Area Forecast Discussion
Issued by NWS Kansas City/Pleasant Hill, MO

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FXUS63 KEAX 302034

334 PM CDT Tue Sep 30 2014

.SHORT TERM...(This Evening through Thursday Night)
Issued at 333 PM CDT TUE SEP 30 2014

This Afternoon/Tonight: A slow-moving cold front currently stretches
from central Kansas into central Nebraska, with a warm front
situated over northern/northeast Missouri. Water vapor imagery and
observations show an occluding low pressure moving north through the
Dakotas in response to a deepening upper trough over the
Intermountain West. For the remainder of the afternoon and evening,
a low probability of showers will be possible along the warm front,
although this might amount to sprinkles at best. Otherwise, an
expansive area of showers over northern Kansas into eastern Nebraska
will continue to lift north-northeast as the primary upper forcing
lifts away from the region. Only far northwest Missouri will see a
chance of showers during the daylight hours with this activity.
Additional showers and thunderstorms will develop behind this
initial activity during the evening hours over eastern Kansas as a
35-40kt low level jet develops across the area. Chances for showers
and thunderstorms will increase overnight as upstream convection
expands and consolidates eastward. Initial rainfall for the KC Metro
area should arrive around or just after midnight. Instability will be
marginal, with MUCAPE AOB 1000 J/KG, so the overall severe weather
threat will be low tonight.

Wednesday/Thursday: A subtle shortwave trough will graze the
forecast area Wed morning, with the nose of an 80kt upper jet
entering central Kansas. This should maintain ongoing showers and
thunderstorms over much of the forecast area. Some of this activity
is expected to weaken by late morning, with convective debris
lingering into the afternoon. Likewise, this scenario paints some
uncertainty to the Wednesday afternoon forecast. Afternoon
temperatures should be kept in the middle 70s to lower 80s as
overall instability will be slow to increase. A different story is
expected to the west of the CWA, where stronger heating and upper
forcing will allow robust convection to develop over eastern Kansas
Wed afternoon. While severe weather is expected west of the forecast
area, the degree of instability provides more uncertainty for points
eastward. Current thoughts are for ongoing storms over eastern
Kansas to move east and gradually weaken upon encountering a less
favorable environment with eastward extent. However, the western
half of the CWA could see isolated severe weather, mainly during the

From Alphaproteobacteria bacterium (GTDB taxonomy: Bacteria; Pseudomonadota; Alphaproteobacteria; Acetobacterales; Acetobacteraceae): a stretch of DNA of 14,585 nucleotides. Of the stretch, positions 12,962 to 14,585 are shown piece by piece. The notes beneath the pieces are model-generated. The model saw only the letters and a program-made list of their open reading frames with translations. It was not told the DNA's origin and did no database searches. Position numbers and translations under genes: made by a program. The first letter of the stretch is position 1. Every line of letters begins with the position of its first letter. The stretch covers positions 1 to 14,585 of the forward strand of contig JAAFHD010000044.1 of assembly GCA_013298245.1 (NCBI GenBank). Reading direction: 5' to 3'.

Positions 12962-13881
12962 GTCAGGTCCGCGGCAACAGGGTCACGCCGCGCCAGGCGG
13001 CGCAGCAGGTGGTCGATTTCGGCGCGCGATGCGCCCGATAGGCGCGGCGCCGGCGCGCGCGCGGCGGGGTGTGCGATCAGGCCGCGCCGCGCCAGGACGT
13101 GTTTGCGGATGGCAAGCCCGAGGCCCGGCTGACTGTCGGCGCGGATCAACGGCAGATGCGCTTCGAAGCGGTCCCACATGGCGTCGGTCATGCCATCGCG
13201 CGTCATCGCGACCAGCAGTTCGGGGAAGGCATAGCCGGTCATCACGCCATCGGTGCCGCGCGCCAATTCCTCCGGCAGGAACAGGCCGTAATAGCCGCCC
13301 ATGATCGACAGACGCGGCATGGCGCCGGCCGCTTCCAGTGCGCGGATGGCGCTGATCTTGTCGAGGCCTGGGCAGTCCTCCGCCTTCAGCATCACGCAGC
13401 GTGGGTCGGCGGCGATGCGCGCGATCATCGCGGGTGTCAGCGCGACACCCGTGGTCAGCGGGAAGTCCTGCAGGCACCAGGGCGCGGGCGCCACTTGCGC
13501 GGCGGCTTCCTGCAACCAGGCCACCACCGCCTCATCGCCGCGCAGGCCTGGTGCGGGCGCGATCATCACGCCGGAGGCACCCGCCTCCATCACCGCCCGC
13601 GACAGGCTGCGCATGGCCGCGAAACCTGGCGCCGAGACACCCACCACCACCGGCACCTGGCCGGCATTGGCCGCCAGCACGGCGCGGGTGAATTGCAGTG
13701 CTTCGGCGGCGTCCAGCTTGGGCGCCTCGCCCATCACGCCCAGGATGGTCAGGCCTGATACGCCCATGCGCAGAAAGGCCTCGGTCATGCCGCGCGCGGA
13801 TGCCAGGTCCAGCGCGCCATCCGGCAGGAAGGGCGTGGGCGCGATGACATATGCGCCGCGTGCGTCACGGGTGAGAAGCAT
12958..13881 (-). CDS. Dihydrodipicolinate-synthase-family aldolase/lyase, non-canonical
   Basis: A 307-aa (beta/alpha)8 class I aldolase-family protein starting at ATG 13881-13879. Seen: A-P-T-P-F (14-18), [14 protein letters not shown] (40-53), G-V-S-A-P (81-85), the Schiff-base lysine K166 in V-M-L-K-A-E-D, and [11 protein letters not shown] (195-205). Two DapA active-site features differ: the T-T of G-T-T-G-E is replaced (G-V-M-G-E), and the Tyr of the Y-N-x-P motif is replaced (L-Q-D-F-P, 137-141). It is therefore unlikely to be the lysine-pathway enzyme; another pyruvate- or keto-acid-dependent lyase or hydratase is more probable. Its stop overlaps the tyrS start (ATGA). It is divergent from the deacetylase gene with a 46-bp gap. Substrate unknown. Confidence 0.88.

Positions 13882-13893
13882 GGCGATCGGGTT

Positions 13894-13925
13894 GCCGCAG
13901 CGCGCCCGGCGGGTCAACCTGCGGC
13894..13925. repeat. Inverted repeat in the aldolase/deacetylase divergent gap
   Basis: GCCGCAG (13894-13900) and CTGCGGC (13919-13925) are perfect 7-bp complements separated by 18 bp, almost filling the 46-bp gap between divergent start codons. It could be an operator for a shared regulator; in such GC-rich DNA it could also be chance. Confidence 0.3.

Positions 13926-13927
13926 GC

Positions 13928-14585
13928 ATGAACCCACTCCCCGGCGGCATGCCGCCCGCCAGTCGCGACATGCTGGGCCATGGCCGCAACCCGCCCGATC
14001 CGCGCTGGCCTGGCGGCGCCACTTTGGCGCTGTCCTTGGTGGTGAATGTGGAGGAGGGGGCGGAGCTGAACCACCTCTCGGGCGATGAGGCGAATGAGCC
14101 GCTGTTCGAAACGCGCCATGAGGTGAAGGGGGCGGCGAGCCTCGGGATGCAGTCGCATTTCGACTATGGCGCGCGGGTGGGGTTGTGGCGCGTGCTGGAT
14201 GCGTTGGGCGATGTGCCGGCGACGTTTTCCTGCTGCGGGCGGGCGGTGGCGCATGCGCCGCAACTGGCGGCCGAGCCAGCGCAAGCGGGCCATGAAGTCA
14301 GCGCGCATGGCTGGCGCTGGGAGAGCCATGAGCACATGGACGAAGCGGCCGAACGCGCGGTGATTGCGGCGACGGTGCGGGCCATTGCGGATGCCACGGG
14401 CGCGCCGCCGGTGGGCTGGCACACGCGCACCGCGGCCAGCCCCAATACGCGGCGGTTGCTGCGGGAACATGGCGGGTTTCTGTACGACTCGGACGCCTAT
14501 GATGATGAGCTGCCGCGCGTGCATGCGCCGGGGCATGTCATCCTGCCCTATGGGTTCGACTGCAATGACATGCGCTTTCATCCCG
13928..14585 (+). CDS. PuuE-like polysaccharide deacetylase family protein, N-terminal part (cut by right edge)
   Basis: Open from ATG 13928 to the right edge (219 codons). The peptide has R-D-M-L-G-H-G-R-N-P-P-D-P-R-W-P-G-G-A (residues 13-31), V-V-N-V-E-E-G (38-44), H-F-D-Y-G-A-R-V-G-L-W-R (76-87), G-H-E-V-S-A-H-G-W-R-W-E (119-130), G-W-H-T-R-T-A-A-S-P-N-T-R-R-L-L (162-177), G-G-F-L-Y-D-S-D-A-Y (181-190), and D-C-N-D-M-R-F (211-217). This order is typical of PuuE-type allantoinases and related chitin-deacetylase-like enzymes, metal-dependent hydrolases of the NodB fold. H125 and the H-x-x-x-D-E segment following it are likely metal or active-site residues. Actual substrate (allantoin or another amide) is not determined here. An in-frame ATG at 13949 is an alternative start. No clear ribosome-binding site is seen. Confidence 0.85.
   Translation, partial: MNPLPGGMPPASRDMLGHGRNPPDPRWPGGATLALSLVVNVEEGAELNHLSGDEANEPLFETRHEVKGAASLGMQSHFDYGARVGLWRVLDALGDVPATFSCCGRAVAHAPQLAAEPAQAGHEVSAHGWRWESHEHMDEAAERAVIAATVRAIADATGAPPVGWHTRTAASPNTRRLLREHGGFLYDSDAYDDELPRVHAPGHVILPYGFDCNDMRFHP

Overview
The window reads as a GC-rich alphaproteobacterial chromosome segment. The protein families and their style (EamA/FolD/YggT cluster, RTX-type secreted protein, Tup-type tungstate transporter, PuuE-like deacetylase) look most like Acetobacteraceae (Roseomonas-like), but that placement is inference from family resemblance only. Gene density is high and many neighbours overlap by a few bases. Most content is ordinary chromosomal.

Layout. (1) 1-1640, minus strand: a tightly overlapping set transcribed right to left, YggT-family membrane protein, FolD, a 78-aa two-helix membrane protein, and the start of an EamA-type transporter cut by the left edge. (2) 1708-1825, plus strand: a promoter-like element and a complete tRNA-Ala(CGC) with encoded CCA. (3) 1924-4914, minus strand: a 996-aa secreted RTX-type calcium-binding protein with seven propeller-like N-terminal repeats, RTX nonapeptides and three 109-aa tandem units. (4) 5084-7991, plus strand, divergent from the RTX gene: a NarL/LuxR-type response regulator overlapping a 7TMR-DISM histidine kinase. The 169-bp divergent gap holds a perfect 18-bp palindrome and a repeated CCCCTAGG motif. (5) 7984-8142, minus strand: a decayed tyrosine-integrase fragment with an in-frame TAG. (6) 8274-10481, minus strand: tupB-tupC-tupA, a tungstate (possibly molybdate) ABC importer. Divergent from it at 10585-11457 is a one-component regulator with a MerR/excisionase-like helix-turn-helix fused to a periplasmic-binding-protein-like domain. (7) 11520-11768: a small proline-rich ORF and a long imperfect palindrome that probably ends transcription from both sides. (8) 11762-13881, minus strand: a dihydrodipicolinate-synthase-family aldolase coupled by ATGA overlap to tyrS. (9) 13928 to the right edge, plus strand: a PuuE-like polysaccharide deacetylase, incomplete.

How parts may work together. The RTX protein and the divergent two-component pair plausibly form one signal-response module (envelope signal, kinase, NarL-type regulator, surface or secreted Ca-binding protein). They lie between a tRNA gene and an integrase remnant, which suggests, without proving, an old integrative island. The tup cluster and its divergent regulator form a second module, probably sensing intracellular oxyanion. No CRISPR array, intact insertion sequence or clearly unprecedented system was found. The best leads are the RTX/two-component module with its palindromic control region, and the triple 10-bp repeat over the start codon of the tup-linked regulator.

evening/overnight hours, with the greatest threat being large hail
and damaging winds. While shear profiles would support some threat
of tornadoes, the timing/convective mode of ongoing storms and some
decoupling of the boundary layer may prohibit such development. This
activity will work its way across the remainder of the CWA overnight
into Thu morning. One final round of thunderstorms is expected on
Thursday as the surface cold front and associated surface low move
through the CWA. While details are still challenging to resolve,
some form of linear or broken line of storms seems plausible with
strong forcing and the quick movement of the front. Deep layer shear
and instability should be sufficient for strong to severe storms with
this round of convection. Rainfall will move east of the forecast
area before late Thursday night, with cooler temperatures advecting
into the region. In addition to the strong/severe weather concerns
over the next two days, locally heavy rainfall will be possible
through the event. Average rainfall amounts may average 1.5 to 2.5
inches across the forecast area during the multi-day event.

.LONG TERM...(Friday through Tuesday)
Issued at 333 PM CDT TUE SEP 30 2014

Deep cold air advection behind Thursday night`s front will bring a
10 to 15 degree drop in temperatures on Friday with highs in the
upper 50s and lower 60s. Moisture will be quick to scour out so that
most of the day should be sunny, which will also allow northwest
winds to gust up to 30 mph.

Deep ridging will settle into the Plains Friday night with lows in
the upper 30s for much of the area. Flattening upper-level flow will
then bring a slight warm-up for the end of the weekend with highs in
the upper 60s and lower 70s. There`s a very slight chance for a few
showers on Sunday with system rotating into the Upper Midwest and
Great Lakes, but most energy and moisture with this system will stay
well to the northeast of the area. For now kept with an increase in
clouds on Sunday but otherwise mostly dry.


.AVIATION...(For the 18Z TAFS through 18Z Wednesday Afternoon)
Issued at 1209 PM CDT TUE SEP 30 2014

VFR conditions should prevail through at least the first half of the
period. Increasing clouds are expected later this evening, with
chances for showers and perhaps an isolated thunderstorm to impact
terminals after 06Z. How widespread and duration of the precipitation
remains a little uncertain at this time. Currently, ceilings should
remain low-end VFR for the majority of the time with the
precipitation, but will need to watch potential for a scattered MVFR
deck to sneak into the area, especially with the more robust




LONG TERM...Hawblitzel
AVIATION...Blair is the U.S. government's official web portal to all federal, state and local government web resources and services.